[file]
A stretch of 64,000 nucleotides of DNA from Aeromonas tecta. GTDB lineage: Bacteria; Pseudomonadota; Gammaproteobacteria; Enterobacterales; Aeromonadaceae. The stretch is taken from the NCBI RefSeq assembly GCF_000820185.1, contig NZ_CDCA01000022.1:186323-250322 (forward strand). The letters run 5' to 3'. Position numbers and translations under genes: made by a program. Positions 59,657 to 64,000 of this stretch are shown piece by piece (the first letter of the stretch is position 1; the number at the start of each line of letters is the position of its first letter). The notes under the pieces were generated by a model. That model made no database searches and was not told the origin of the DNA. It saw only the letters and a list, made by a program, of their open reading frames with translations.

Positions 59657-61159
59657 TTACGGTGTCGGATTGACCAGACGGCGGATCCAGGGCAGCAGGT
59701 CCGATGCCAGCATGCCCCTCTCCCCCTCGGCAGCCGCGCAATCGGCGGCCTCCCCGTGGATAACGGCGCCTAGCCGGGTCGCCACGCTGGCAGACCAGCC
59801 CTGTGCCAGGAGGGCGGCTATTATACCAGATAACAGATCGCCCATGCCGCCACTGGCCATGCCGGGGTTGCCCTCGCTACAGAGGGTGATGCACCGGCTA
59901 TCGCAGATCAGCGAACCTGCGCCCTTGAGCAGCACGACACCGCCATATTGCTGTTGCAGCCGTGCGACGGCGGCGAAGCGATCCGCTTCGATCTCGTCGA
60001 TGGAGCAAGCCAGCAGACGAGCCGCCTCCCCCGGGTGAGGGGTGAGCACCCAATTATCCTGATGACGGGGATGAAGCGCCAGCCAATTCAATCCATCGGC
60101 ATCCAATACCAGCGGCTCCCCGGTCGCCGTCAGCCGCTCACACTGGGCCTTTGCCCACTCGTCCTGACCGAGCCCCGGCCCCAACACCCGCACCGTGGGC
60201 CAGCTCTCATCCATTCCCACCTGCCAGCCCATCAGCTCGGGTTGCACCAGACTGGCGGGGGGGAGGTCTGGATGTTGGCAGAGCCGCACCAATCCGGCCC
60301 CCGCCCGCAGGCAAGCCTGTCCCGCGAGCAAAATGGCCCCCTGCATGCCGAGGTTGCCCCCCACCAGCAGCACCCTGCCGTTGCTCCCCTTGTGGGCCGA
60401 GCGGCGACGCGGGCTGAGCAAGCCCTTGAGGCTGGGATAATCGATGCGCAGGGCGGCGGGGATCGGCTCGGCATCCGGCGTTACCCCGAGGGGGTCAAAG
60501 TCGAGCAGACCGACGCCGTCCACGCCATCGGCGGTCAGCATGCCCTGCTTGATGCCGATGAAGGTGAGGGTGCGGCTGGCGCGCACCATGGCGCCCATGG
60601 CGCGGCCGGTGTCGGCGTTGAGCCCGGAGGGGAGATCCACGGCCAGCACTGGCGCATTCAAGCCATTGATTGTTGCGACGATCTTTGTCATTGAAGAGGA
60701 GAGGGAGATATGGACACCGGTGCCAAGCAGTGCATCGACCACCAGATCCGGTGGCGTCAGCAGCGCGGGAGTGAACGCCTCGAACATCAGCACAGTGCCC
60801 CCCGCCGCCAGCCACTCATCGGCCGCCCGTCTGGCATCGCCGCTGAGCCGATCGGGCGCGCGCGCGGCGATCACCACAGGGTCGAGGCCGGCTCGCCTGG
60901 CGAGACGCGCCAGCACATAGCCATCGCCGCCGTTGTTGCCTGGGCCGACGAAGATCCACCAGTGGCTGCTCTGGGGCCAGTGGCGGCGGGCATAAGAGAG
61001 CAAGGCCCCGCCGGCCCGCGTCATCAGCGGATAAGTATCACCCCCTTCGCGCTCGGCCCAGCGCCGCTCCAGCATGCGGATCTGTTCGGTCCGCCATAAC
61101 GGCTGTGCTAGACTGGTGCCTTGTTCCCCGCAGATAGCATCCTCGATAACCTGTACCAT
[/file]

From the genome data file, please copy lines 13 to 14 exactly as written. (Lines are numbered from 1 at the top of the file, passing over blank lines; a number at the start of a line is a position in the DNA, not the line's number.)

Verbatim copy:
60601 CGCGGCCGGTGTCGGCGTTGAGCCCGGAGGGGAGATCCACGGCCAGCACTGGCGCATTCAAGCCATTGATTGTTGCGACGATCTTTGTCATTGAAGAGGA
60701 GAGGGAGATATGGACACCGGTGCCAAGCAGTGCATCGACCACCAGATCCGGTGGCGTCAGCAGCGCGGGAGTGAACGCCTCGAACATCAGCACAGTGCCC